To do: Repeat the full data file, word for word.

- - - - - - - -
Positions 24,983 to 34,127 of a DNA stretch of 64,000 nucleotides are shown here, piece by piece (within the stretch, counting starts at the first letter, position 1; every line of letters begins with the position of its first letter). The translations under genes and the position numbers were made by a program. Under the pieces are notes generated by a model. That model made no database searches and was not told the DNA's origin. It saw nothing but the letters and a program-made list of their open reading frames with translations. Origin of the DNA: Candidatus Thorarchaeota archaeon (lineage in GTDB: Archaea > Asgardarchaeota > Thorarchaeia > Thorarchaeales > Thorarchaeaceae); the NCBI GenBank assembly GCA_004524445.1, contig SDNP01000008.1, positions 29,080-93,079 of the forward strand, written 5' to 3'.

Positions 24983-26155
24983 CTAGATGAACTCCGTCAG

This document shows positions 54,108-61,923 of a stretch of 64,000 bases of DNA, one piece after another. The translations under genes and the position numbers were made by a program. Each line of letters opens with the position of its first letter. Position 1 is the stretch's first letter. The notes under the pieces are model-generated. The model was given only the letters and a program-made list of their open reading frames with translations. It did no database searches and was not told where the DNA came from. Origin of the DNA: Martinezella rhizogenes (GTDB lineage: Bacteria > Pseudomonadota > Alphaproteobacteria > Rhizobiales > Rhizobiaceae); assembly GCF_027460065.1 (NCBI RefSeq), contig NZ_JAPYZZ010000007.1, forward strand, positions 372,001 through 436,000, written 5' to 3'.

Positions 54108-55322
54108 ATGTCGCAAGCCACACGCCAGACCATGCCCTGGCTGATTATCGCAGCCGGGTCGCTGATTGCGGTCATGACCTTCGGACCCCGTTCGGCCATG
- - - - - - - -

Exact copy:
Positions 24,983 to 34,127 of a DNA stretch of 64,000 nucleotides are shown here, piece by piece (within the stretch, counting starts at the first letter, position 1; every line of letters begins with the position of its first letter). The translations under genes and the position numbers were made by a program. Under the pieces are notes generated by a model. That model made no database searches and was not told the DNA's origin. It saw nothing but the letters and a program-made list of their open reading frames with translations. Origin of the DNA: Candidatus Thorarchaeota archaeon (lineage in GTDB: Archaea > Asgardarchaeota > Thorarchaeia > Thorarchaeales > Thorarchaeaceae); the NCBI GenBank assembly GCA_004524445.1, contig SDNP01000008.1, positions 29,080-93,079 of the forward strand, written 5' to 3'.

Positions 24983-26155
24983 CTAGATGAACTCCGTCAG

This document shows positions 54,108-61,923 of a stretch of 64,000 bases of DNA, one piece after another. The translations under genes and the position numbers were made by a program. Each line of letters opens with the position of its first letter. Position 1 is the stretch's first letter. The notes under the pieces are model-generated. The model was given only the letters and a program-made list of their open reading frames with translations. It did no database searches and was not told where the DNA came from. Origin of the DNA: Martinezella rhizogenes (GTDB lineage: Bacteria > Pseudomonadota > Alphaproteobacteria > Rhizobiales > Rhizobiaceae); assembly GCF_027460065.1 (NCBI RefSeq), contig NZ_JAPYZZ010000007.1, forward strand, positions 372,001 through 436,000, written 5' to 3'.

Positions 54108-55322
54108 ATGTCGCAAGCCACACGCCAGACCATGCCCTGGCTGATTATCGCAGCCGGGTCGCTGATTGCGGTCATGACCTTCGGACCCCGTTCGGCCATG